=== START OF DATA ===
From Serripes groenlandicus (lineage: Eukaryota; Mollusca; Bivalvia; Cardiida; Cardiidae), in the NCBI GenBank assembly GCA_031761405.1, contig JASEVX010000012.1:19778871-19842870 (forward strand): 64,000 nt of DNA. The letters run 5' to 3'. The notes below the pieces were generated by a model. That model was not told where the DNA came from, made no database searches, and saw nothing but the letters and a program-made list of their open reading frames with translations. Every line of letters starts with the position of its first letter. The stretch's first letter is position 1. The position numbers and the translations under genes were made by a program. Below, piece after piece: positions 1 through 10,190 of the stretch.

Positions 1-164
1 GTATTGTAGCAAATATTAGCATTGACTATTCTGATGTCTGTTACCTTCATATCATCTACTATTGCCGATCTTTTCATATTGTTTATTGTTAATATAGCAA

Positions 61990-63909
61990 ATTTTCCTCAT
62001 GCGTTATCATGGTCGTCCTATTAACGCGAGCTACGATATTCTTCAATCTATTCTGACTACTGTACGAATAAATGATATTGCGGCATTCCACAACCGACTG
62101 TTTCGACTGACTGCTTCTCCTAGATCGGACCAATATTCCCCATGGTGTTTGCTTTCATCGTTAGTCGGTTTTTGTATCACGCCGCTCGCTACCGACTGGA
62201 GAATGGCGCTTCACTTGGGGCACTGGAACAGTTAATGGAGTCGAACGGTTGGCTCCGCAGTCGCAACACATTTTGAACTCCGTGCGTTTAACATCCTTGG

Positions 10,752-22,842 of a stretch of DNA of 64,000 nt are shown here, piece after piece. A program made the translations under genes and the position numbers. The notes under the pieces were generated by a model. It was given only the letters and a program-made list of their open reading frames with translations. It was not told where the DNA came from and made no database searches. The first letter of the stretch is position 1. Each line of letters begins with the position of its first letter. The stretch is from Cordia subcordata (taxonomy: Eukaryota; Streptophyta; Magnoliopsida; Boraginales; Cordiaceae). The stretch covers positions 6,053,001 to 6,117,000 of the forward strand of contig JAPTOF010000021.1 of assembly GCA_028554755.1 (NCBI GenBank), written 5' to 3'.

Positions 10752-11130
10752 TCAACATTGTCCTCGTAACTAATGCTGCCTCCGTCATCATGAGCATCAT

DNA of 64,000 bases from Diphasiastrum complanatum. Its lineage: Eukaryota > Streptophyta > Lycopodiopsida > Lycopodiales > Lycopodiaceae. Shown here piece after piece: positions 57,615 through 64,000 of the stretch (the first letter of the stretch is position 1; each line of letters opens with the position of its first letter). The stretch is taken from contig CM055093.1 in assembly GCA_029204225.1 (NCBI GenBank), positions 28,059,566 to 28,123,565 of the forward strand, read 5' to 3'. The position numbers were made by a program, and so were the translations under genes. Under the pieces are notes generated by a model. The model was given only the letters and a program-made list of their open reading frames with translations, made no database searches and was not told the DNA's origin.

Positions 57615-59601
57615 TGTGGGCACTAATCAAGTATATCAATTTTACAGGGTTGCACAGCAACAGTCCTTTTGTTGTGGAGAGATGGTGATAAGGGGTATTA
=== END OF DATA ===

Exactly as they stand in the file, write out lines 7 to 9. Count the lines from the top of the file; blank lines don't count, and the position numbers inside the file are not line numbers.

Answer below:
62101 TTTCGACTGACTGCTTCTCCTAGATCGGACCAATATTCCCCATGGTGTTTGCTTTCATCGTTAGTCGGTTTTTGTATCACGCCGCTCGCTACCGACTGGA
62201 GAATGGCGCTTCACTTGGGGCACTGGAACAGTTAATGGAGTCGAACGGTTGGCTCCGCAGTCGCAACACATTTTGAACTCCGTGCGTTTAACATCCTTGG

Positions 10,752-22,842 of a stretch of DNA of 64,000 nt are shown here, piece after piece. A program made the translations under genes and the position numbers. The notes under the pieces were generated by a model. It was given only the letters and a program-made list of their open reading frames with translations. It was not told where the DNA came from and made no database searches. The first letter of the stretch is position 1. Each line of letters begins with the position of its first letter. The stretch is from Cordia subcordata (taxonomy: Eukaryota; Streptophyta; Magnoliopsida; Boraginales; Cordiaceae). The stretch covers positions 6,053,001 to 6,117,000 of the forward strand of contig JAPTOF010000021.1 of assembly GCA_028554755.1 (NCBI GenBank), written 5' to 3'.